A Different Approach to Men in the Ladies’ WSOP Event
by Andrew Brokos | Published: Jul 02, '12
Last year, I addressed the ethics of a women-only event at the WSOP. In classic Thinking Poker fashion, I wrote a long, formalistic, and in some cases legalistic argument in defense of the event and, at least implicitly, critical of the men who insist on playing:
Segregation is reprehensible when it carries with it a “badge of inferiority” or assigns privileges and opportunities to people based on factors beyond their control. This is not the case here, where men have 50+ other WSOP events, including numerous other $1000 buy-in events, to play. Significantly, every single one of these is a male-dominated affair. Any male player would be hard-pressed to demonstrate how the existence of a single Ladies’ Event harms him personally. The purpose of this tournament is not to push men away from the game but to draw women in.
Make no mistake: the guys who sit down in this tournament are the same sort of people who’d barge past old folk in a queue, or slide their cars into disabled parking spaces. When they think they’ve spotted weakness, their minds leap immediately to their own personal gain. Which is a pretty scummy way to think, even if they don’t know they’re thinking it. They’re not just insulting the women who play, but the men who are decent enough not to. They must see those men’s good manners as weakness as well. After all, if they were really trying to make a political point about the tournament, they would protest outside – not join it.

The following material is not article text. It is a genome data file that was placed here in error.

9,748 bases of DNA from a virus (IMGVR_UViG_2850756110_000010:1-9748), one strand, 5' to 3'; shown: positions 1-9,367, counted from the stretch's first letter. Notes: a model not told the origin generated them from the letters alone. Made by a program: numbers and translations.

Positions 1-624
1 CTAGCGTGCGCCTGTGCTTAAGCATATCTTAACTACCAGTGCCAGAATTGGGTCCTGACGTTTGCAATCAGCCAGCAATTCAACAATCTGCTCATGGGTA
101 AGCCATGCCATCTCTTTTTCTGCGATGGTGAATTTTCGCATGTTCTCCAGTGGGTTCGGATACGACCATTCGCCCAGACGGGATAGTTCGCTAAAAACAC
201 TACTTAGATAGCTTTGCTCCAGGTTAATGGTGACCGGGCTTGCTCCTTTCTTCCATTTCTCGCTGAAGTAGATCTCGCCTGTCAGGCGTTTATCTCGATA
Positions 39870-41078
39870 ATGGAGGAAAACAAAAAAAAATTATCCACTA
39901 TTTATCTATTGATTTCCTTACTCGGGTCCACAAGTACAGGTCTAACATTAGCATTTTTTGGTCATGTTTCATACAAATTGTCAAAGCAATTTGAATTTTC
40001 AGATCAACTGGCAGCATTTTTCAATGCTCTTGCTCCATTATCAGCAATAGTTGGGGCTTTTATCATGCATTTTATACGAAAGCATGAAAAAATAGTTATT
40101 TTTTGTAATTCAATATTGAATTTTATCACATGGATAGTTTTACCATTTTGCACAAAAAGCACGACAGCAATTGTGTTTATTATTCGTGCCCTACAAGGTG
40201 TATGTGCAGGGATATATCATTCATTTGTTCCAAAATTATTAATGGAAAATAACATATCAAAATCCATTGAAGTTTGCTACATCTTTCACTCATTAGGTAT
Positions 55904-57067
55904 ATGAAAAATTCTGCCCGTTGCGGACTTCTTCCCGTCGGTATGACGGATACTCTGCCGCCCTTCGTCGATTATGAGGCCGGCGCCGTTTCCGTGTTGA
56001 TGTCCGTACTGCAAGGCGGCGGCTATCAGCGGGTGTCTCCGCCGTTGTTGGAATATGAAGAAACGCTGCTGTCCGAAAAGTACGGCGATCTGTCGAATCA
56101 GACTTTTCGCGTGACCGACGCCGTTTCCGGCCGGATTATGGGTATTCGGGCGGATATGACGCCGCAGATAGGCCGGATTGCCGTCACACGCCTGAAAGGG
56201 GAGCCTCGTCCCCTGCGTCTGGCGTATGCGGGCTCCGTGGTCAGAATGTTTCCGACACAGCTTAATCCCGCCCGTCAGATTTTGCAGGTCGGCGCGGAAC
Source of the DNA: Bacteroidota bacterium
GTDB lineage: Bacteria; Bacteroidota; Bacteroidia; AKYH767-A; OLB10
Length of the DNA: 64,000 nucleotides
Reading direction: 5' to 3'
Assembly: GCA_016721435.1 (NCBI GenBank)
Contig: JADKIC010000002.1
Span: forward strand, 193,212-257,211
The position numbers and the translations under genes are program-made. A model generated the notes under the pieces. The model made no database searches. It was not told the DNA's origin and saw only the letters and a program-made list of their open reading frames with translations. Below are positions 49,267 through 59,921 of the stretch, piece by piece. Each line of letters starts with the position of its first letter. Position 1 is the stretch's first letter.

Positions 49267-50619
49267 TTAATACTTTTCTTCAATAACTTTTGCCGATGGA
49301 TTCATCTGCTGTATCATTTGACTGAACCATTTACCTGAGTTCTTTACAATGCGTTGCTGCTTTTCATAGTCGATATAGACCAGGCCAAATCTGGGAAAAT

The common-sense ethical appeal of her argument is well-encapsulated in the British slang that she uses to describe Brandon Uhl, the young man she encountered in this year’s Ladies’ Event: wanker. The Ladies’ Event is a nice, once-a-year opportunity that nearly 1000 female poker fans from around the world enjoy playing. Men who insist on entering it are selfish and rude, ruining many other peoples’ good time for their own perceived advantage. It’s as simple as that.